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Monday, May 21, 2012

Plug 'n Play Races

There's been some talk about shaking up the standard races lately.  It ranges from a Sorcerer's Skull blog post on reskinning the standard race (elves as insectoid people, halflings as satyrs) to forum threads about how to replace or introduce new iconic races. It seems everyone feels the standards are too cliché, but players don't really latch onto new races. The problem is that a race that doesn't resonate deep in our cultural unconscious has only one way to appeal to players: promise them that they will "win" by piling up "cool powers".

Trey's reskinning suggestion often avoids the "munchkin race" problem, but it's best to pick one of the iconic four (in their stripped-down, original forms, without ability score fiddling) to use as a template. Each race has one main power (Elf: "can use magic swords and armor, and yet still cast spells".Dwarf: "four-level saving throw bonus".) They also have a handful of minor abilities that act more like flavor than strategic character-build choices. If you stick to swapping out one ability for another of a like power, you can avoid the more terrible errors of the crappier races.

But making a race that resonates? That's harder. Personally, I doubt you can make a completely new race with broad appeal. The closest any fantasy writer has come is possibly Tolkien and his hobbits -- except they are really just old house-spirits (hobs, brownies, etc.) respun to seem like a stand-alone culture. Similarly, Moorcock's Melnibonéans are cruel, decadent elves. Can anyone name any new fantasy race that has escaped the narrow appeal of an author's fanbase to gain broad appeal? A new race, that is, that isn't really a redesign of something already part of our cultural background?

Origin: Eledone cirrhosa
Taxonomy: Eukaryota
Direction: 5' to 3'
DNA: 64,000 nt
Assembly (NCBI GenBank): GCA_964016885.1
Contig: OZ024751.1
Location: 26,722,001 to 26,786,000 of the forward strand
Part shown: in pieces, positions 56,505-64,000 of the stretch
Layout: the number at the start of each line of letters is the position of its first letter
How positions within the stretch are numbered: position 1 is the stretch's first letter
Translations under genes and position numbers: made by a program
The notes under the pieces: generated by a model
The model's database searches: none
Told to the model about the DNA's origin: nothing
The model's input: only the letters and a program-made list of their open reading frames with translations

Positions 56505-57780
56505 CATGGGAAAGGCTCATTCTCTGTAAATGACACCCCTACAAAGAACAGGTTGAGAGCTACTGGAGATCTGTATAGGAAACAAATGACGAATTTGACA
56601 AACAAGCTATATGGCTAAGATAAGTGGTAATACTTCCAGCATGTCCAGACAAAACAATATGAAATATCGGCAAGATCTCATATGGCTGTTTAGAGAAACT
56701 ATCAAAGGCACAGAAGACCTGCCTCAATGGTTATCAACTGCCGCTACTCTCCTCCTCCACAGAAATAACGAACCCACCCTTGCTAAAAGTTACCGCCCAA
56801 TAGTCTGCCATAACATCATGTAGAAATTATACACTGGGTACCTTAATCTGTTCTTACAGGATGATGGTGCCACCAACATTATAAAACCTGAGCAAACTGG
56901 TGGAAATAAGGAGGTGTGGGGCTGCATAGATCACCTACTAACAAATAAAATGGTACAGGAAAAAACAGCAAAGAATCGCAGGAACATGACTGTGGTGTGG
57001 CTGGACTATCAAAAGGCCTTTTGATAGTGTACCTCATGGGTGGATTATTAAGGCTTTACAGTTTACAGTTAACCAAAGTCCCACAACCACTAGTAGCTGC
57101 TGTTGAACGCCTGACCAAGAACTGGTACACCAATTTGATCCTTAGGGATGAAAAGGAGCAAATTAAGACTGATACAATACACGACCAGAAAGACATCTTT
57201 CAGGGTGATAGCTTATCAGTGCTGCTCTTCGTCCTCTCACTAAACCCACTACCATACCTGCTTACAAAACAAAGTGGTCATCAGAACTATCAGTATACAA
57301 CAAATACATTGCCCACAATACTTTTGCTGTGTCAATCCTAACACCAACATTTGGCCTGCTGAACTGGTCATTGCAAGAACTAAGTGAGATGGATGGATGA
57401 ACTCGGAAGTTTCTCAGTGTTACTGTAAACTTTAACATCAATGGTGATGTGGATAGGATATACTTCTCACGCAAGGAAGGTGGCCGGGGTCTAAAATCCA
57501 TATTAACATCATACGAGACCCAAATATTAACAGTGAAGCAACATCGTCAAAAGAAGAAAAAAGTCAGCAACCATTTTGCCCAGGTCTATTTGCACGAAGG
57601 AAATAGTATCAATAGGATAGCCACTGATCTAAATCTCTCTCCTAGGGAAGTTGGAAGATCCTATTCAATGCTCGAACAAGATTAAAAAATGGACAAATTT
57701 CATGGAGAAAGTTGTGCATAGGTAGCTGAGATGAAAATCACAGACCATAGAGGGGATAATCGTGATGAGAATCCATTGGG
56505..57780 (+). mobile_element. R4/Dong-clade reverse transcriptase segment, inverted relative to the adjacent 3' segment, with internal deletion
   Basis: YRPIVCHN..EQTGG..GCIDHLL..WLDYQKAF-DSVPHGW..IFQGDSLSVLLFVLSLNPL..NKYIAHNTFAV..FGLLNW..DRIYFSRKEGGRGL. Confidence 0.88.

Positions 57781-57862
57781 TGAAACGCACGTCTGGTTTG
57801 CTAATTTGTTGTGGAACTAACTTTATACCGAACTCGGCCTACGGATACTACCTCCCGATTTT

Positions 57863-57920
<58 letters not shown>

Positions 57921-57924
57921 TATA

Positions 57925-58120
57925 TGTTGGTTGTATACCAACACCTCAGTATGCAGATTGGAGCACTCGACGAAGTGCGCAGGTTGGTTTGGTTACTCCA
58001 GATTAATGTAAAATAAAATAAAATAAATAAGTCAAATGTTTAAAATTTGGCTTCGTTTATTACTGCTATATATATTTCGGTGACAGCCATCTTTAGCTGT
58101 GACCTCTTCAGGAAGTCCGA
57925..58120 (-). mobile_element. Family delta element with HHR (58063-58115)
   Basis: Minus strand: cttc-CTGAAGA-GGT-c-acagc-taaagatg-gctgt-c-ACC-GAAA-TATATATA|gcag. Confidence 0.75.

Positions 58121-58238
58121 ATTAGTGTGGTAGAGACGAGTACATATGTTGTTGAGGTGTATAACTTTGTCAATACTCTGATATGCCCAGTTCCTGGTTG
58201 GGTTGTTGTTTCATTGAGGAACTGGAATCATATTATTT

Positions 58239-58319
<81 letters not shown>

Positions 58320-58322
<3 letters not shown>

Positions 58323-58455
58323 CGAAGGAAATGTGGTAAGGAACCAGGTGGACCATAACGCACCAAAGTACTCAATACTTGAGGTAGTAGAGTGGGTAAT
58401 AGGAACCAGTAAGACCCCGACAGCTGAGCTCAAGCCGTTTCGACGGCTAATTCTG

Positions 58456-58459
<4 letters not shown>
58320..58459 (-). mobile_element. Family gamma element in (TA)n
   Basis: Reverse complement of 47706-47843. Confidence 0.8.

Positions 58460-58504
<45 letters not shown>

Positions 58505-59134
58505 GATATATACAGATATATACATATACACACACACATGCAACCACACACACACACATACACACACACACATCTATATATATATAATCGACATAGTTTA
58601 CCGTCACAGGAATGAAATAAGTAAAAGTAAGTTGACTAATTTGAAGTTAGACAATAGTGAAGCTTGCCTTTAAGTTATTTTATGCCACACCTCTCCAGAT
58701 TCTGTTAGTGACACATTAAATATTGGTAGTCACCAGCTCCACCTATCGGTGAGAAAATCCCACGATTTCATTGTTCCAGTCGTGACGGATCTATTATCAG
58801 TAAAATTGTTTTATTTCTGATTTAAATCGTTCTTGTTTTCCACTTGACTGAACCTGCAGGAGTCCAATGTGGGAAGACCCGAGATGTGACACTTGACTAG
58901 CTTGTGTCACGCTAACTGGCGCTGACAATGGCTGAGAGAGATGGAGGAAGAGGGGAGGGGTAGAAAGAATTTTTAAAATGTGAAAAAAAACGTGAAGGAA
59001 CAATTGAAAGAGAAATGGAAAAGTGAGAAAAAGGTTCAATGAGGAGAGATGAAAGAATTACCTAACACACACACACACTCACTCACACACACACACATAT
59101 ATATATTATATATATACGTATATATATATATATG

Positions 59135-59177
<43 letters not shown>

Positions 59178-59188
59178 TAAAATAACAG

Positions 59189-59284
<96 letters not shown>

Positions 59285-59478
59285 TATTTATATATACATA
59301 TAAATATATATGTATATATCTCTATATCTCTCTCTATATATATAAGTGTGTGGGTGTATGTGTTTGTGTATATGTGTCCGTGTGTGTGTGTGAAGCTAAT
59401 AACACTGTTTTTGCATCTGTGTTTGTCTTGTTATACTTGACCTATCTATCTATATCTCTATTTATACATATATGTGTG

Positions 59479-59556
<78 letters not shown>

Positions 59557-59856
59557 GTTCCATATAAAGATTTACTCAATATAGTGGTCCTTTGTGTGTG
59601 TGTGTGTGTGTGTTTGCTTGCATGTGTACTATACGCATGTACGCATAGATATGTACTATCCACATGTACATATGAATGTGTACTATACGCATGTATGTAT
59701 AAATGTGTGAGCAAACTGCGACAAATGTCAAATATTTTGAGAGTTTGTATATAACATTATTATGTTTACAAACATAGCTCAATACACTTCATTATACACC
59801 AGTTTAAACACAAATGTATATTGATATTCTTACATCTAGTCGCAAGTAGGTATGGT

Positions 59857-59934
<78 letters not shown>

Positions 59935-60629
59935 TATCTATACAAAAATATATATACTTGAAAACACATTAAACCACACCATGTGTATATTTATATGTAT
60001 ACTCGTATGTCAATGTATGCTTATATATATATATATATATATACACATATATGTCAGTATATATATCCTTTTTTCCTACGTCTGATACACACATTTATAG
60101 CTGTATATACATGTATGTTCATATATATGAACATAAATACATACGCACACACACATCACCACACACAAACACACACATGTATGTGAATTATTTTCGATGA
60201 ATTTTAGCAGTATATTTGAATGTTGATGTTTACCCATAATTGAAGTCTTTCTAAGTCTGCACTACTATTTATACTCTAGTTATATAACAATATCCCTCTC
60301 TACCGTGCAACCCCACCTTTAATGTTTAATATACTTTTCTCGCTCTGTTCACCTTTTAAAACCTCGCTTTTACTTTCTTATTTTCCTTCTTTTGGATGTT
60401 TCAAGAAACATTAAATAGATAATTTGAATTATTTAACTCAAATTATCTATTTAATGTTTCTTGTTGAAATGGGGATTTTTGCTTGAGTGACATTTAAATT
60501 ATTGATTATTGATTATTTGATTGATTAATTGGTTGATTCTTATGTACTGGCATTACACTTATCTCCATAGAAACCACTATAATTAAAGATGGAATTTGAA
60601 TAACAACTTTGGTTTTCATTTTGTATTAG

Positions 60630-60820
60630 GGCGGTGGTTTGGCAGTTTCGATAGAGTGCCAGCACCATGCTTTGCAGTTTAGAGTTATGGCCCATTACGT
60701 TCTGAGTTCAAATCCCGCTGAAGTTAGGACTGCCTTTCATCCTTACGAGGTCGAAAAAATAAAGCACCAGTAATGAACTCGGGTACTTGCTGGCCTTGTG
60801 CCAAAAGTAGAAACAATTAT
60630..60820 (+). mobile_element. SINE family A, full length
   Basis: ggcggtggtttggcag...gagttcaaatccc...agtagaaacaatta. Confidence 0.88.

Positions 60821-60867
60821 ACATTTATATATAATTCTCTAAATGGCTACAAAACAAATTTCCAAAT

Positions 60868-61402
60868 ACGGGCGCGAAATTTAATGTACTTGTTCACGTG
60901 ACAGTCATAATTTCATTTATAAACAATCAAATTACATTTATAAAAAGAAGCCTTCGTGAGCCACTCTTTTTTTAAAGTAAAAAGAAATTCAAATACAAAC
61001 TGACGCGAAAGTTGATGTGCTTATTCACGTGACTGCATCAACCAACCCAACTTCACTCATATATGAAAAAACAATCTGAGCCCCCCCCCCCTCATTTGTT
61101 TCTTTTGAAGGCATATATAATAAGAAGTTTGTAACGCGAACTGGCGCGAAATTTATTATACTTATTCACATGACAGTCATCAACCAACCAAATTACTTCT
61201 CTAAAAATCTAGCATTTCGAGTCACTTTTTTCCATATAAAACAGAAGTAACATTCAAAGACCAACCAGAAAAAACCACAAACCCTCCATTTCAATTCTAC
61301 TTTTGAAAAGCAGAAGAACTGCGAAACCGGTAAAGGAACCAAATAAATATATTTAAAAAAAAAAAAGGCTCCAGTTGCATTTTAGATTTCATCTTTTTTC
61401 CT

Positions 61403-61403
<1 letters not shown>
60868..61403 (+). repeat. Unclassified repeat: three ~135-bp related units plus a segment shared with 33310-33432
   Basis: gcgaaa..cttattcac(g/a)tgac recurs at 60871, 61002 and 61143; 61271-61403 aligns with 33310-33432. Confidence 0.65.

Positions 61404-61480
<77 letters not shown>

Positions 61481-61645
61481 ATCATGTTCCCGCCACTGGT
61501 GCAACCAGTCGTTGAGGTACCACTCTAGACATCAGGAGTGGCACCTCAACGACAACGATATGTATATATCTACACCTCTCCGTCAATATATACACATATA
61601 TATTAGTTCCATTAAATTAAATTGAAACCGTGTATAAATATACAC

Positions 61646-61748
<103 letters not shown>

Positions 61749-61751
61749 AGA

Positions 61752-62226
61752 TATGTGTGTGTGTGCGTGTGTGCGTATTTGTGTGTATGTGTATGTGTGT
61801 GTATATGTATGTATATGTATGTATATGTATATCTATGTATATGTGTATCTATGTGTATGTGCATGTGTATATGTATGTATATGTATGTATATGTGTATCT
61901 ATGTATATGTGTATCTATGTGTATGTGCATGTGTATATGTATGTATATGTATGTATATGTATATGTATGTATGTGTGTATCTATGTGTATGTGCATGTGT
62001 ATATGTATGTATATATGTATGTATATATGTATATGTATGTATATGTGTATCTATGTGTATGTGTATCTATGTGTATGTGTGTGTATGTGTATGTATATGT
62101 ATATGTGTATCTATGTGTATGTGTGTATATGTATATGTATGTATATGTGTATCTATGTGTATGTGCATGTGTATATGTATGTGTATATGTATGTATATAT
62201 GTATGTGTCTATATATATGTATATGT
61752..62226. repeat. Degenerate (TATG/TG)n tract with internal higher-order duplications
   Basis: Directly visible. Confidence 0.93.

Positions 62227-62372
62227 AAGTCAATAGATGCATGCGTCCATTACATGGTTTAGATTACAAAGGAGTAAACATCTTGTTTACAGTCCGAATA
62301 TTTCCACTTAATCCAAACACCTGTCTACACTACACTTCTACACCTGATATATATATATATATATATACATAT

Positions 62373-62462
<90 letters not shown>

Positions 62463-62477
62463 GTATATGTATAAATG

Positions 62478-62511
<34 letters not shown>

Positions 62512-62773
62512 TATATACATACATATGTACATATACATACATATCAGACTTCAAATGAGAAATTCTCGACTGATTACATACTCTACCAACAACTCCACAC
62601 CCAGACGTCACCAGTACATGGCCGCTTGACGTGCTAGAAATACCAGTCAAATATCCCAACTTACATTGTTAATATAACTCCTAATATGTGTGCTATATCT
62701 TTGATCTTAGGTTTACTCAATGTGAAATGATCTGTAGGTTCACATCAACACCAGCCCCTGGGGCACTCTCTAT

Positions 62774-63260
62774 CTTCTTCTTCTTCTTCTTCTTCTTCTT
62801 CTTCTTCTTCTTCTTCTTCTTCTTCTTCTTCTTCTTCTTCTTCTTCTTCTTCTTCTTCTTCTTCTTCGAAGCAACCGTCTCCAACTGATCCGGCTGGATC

1. Not really, on two counts. The wookie, in a sense, is just a redesign of something that's part of our cultural background, the wildman or beast man (Bigfoot, Sasquatch, Yeti, Momo, skunk ape.) And if we were to disregard that connection, we still have to deal with the issue of "broad appeal".

    I specifically mentioned "escaping narrow appeal" because there's a tendency of fans of one stripe or another to think the object of their adoration is popular and well-known outside the fanbase. You might be able to give Star Wars and Star Trek a pass, because they have become fairly well-known to non-fans, though not as well-known as fans believe. Most of the details of either canon known only by fans and don't have wide currency. However, non-fans probably know what "wookies", "ewoks", "vulcans" and "klingons" are, although again all of these seem to draw on deep roots from outside their specific canons.

    1. I'm not sure if I agree that Wookies are just reskinned bigfoots. Maybe bigfoots plus cuteness? I'm actually neither a big Star Wars nor a big Star Trek fan. I think in many ways Star Wars (and a few other similar pop culture properties like some superheroes) have replaced traditional mythology in our culture though. Certainly, more people are familiar with Star Wars now than traditional epics like the Illiad and the Odyssey. Maybe not more than the Bible, but I bet it's coming close.

      I would have said Vulcans too, but I consider them basically just logical elves, so I think they are already covered by the big four. But otherwise, Vulcans definitely qualify:


  2. I remember reading somewhere about Tolkien's races being successful because they represented different aspects of humanity: elves are cultured/effeminate, dwarves rough & manly, hobbits simple & bucolic.

    So, if you wanted a race to.resonate it would need to take & emphasize an aspect of humanity. Maybe that's why wookies/beastman/Moks make sense because man's animal nature is exemplified. For some reason I'm finding it hard to think of other possibilities, the only one that pops into my head is man as the social animal, community minded, etc. But that does scream adventure.

  3. Kandra from Brandon Sanderson's Mistborn series?

    They're basically ameboid shapeshifters that can't reproduce hair/fingernails/etc. so they kill creatures and take their nails/hair/teeth to properly emulate them.

    Not sure if this is really well known though...

    1. It definitely hasn't escaped fandom (you won't hear Leno or Letterman making cracks about them in their monologue, and probably won't hear any references to them on the various network talent/reality shows.)

      However, the more generic concept of "mimic/imposter" is an old one and might be viable. The "amoeboid" and "needs miscellaneous body parts from their targets" features are setting-specific.